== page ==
Is it a Mistake to Admit Fault After a Car Accident?
Brian White | October 31, 2020 | Auto Accidents
Yes, it is a mistake to admit fault after a car accident for several reasons. The first reason you should not admit fault after a traffic accident is that you cannot be sure you were at fault.
The shock and aftermath of a collision can leave you confused and dazed. If you sustained a head injury, you could have a concussion or a traumatic brain injury. In either case, you should not be making statements that could have legal ramifications on a future personal injury claim.
Until you speak with a personal injury lawyer and the lawyer investigates the car accident, you cannot be sure that you were at-fault or partially at-fault for the cause of the accident.
Do not admit fault after a car accident. Also, avoid saying phrases like, “I’m sorry” or “I don’t know” or “I could have.” Comments like these can be twisted by insurance companies and defense attorneys to imply you admitted fault.
It is best to talk with a personal injury attorney before talking with an insurance claims adjuster or another party about the accident. That advice applies in all types of traffic accidents, including truck accidents, motorcycle crashes, car wrecks, pedestrian accidents, bicycle accidents, and METRO accidents.
How Can Admitting Fault Impact My Accident Claim?
Texas is an at-fault state for personal injury lawsuits related to traffic accidents. If you file a lawsuit seeking compensation for damages caused by an automobile accident, you must prove that the other driver was “at fault.”
Being “at fault” means that the driver did something to cause the accident. For example, the driver was distracted because he was texting and rear-ended your vehicle at a traffic light. Another example might be a drunk driver crossing the center line and causing a head-on collision.
The evidence in the case must prove that the driver’s actions or inactions directly led to the cause of the accident. Furthermore, you must prove that the accident was the cause of your injuries. If you can prove both requirements, you have a strong chance of recovering compensation for your damages.
Damages caused by a car accident can include, but are not limited to:
- Property damage claims
- Hospital bills, physician’s bills, surgery, therapy, and other medical treatment
- Loss of salary, benefits, wages, and other forms of income
- Cost of household services and personal care
- Travel expenses to and from medical appointments
- Physical pain and suffering
- Psychological conditions, mental anguish, and emotional distress
- Scarring, disability, impairments, and disfigurement
- Loss of quality of life and enjoyment of life
However, if you cannot prove that the other driver caused the crash, you can hold that driver financially liable for your injuries and economic losses.
Admitting fault for the accident complicates the process of proving the other driver is at fault. Insurance companies search for any reason to deny and undervalue your claim.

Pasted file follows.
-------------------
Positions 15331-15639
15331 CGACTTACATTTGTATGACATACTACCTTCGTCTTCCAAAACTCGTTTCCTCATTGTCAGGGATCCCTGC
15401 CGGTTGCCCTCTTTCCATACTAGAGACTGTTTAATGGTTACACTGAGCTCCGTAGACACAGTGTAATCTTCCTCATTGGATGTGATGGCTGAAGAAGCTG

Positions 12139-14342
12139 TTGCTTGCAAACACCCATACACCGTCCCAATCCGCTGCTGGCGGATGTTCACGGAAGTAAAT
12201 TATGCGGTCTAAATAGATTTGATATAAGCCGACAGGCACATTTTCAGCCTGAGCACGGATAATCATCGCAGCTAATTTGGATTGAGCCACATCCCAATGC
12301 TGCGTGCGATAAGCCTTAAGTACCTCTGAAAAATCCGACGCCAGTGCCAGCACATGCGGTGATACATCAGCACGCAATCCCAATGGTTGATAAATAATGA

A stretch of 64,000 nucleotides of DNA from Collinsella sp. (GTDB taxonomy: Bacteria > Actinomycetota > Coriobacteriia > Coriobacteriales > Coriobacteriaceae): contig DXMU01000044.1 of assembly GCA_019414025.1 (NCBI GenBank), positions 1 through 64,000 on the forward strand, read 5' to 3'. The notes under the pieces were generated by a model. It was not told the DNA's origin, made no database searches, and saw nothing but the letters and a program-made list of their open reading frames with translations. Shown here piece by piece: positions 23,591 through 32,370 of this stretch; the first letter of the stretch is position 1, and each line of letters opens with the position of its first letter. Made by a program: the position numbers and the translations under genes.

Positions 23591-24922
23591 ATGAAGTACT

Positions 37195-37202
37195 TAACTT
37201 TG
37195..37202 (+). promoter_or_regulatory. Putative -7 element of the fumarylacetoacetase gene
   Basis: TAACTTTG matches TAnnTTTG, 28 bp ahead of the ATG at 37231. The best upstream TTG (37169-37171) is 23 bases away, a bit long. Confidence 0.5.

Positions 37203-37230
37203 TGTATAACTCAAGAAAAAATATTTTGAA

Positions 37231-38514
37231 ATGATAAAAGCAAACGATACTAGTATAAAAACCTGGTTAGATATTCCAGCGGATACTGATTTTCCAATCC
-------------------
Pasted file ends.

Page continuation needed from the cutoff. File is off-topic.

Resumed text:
What Happens if I am Partially At-Fault for the Car Accident?
If you are partially at fault, you could still recover compensation for some damages depending on the circumstances of the accident. However, do NOT admit fault until you speak with a lawyer.
As discussed above, the shock of being in a car crash can impact your reasoning. Do not assume that you are at-fault even if you believe something you might have done contributed to the cause of the accident.
Immediately contact an attorney to discuss the accident. Your lawyer investigates the cause of the accident, gathers evidence, and consults with experts to determine how the crash occurred and whether you contributed to the cause.
If you did contribute to the cause of the car accident, your attorney hires experts to determine your percentage of fault. It is crucial to have this information before deciding how to proceed with your claim.
What is Contributory Fault in Texas Car Accident Cases?
Contributory fault is a method of dividing damages among all parties who caused the accident. Under Texas proportionate responsibility laws, a victim is barred from recovering any compensation for damages if the victim contributed to the cause of the accident by 51 percent or more.
If your fault is less than 51 percent, you may still receive money for your damages from the other party or parties who were at fault for the cause of your car accident. However, your compensation is reduced by the percentage of fault assigned to you.
For instance, if a jury finds that you were 20 percent to blame for causing the car crash, the amount of money you receive is 20 percent less than the claim’s value. If your damages totaled $100,000, you would receive $80,000.
Admitting fault for a motor vehicle accident can significantly hurt your personal injury claim. It might be best for you to avoid speaking with anyone about the details of the accident until you can talk to a car accident lawyer.